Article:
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Culture / Restaurants

Houston’s 80 Best Restaurants for Super Bowl Week

What’s New, What’s Hot and What’s Open

BY // 01.29.17

With more than 10,000 restaurants permeating Houston’s dining scene, navigating the flavor-packed landscape is no easy feat. Cut through the fat during Super Bowl LI with our PaperCity Playbook, the definitive guide to where to dine during the biggest sporting event of the year.

From fine-dining meccas and grab-and-go stops to international haunts and craft-cocktail juggernauts, you’ll find the best Houston restaurants listed in alphabetical order here. These are the local hotspots that showcase the city’s diverse culinary DNA.

51fifteen, Galleria, 5175 Westheimer Road, 51fifteen.com. Saks Fifth Avenue’s in-house restaurant, tucked away on the second floor in The Galleria mall, combines New American cuisine with ultra-chic surrounds.

Américas River Oaks, River Oaks Shopping Center, 2040 W. Gray St., americasrestaurant.com. Vibrant Latin flavors fill the diverse menu, highlighting premium ingredients native to the Americas. The stylish ambience reflects the modern menu.

Anvil Bar & Refuge, 1424 Westheimer Road, anvilhouston.com. Anvil is Houston’s first-ever bar devoted solely to classic cocktails. For the first-timer, order from Anvil’s Top 100 list — a culmination of the bar’s favorite classics.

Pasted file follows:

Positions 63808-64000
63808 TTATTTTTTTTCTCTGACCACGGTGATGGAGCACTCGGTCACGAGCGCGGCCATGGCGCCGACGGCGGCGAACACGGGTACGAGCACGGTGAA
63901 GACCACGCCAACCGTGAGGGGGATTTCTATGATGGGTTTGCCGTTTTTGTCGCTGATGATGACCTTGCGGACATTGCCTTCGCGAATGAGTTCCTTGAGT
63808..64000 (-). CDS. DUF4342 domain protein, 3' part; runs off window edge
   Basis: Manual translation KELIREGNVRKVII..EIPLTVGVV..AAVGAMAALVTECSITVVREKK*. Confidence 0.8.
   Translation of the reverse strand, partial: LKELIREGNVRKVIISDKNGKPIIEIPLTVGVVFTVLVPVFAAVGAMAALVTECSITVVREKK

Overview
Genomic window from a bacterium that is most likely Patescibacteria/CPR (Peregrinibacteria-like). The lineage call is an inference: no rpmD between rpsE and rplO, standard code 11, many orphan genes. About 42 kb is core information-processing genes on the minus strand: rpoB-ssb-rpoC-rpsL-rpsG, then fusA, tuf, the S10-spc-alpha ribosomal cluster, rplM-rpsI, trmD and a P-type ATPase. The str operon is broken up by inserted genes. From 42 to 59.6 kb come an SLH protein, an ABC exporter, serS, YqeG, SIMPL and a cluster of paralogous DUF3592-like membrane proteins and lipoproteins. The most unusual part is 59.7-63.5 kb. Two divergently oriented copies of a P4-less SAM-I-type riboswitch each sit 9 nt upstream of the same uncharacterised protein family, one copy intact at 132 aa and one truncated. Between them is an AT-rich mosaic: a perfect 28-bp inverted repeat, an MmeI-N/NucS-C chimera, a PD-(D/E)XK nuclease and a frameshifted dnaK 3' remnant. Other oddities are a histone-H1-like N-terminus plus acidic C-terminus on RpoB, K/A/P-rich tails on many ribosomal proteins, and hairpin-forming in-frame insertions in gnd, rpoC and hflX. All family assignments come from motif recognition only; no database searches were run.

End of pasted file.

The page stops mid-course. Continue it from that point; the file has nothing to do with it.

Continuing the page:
Arcodoro, 5000 Westheimer Road, arcodoro.com. The traditional Sardinian fare will transport you to the Mediterranean. This is the only restaurant in Houston offering cuisine from the storied Italian island.

Armandos, 2630 Westheimer Road, armandosrestaurant.com. Refined Tex-Mex isn’t the only standout at this Houston restaurant faovrite. Thursday nights, Armandos welcomes a live DJ, packed dance floor, and its namesake taco truck.

Arthur Ave, 111 Studewood St., arthuravehou.com. Named for the famous street in the Bronx, Arthur Ave channels the Italian immigrant spirit via upscale digs in Houston’s Washington Corridor. Expect hearty portions of classics such as spaghetti and meatballs in red sauce, chicken parm, and pizza pies.)

Bayou & Bottle at Four Seasons Hotel Downtown, 1300 Lamar, fourseasons.com/houston. This sparkling new bourbon-centric restaurant promises to be one of the best places to meet during Super Bowl. It’s a short stroll from Discovery Green and the heart of the action.